Law And Image: The Minor Ethics in Krzysztof Kieślowski’s Decalogue One


  • Aleksi Rennes University of Turku


The narrative of Decalogue One, the first episode of Krzysztof Kieślowski’s television series The Decalogue (Dekalog, 1988), revolves around a rationally unexplainable accident: a child falls through the ice of a frozen lake and drowns, even though his father has ensured with scientific calculations and empirical experiments that the ice should support the child’s weight with ease. The series’ references to the Ten Commandments suggest the tentative explanation that the child’s death is a judgement of God on the father, who has transgressed by elevating human reason above God. This article argues that the possibility of divine judgement is invoked in Decalogue One only in order to question the logic of judgement in general as well as the idea of universal moral law on which such judgements depend. In this way, Kieślowski’s film is able to bypass the moral code determined by the Ten Commandments and proceed to develop an alternative, cinematic ethics in and of the image.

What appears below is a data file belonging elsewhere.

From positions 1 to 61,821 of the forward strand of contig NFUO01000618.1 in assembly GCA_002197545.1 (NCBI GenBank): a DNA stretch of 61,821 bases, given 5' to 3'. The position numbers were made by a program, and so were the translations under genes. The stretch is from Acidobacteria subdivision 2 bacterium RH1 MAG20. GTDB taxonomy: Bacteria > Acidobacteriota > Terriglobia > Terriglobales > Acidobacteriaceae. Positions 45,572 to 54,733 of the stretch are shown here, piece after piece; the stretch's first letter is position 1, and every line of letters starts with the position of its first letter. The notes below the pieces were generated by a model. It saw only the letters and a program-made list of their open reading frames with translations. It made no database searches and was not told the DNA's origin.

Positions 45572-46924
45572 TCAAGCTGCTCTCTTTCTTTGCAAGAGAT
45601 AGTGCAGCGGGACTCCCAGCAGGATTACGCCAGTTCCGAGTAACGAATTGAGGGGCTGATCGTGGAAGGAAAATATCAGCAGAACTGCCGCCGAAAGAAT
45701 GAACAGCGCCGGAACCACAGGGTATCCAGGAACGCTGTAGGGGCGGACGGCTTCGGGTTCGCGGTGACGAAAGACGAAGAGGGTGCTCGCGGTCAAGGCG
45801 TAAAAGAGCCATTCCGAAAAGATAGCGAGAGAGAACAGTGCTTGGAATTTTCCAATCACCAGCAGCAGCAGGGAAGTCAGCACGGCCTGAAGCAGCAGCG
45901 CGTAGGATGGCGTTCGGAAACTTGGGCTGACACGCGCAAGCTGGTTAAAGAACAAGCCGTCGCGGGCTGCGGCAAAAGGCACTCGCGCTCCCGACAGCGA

The aim of the article is to locate Kieślowski’s ethico-aesthetic practice within the “minor” tradition of ethical thought as developed by Gilles Deleuze in his reading of the philosophy of Baruch Spinoza. Deleuze upholds a sharp distinction between morality and ethics. For him, morality, with its emphasis on transcendent values, laws, and obedience, represents a misinterpretation of the true nature of reality. Ethics, on the other hand, is concerned with the rectification of such a misconception. It is defined as an epistemic operation of overcoming the natural and habitual conditions of human perception which prevent the attainment of adequate knowledge of the world. Similarly, in Decalogue One, ethical practice can be seen as belonging primarily to the domain of perception and knowledge: the characters constitute a typology of different modes of vision attempting to grasp the central mysterious event of the film. In addition, this article claims that the shift from religious morality to minor ethics in Kieślowski’s film brings about a renegotiation of the concept of death as it is wrested away from moral considerations concerning guilt and judgement. Instead, death becomes a site for experimentation with the capacities of the cinematic image itself. It becomes a phenomenon of arrested movement which always also involves the potential for reanimation, for life regained.




How to Cite

Rennes, A. (2019). Law And Image: The Minor Ethics in Krzysztof Kieślowski’s Decalogue One. Cinema: Journal of Philosophy and the Moving Image, (11), 61–78. Retrieved from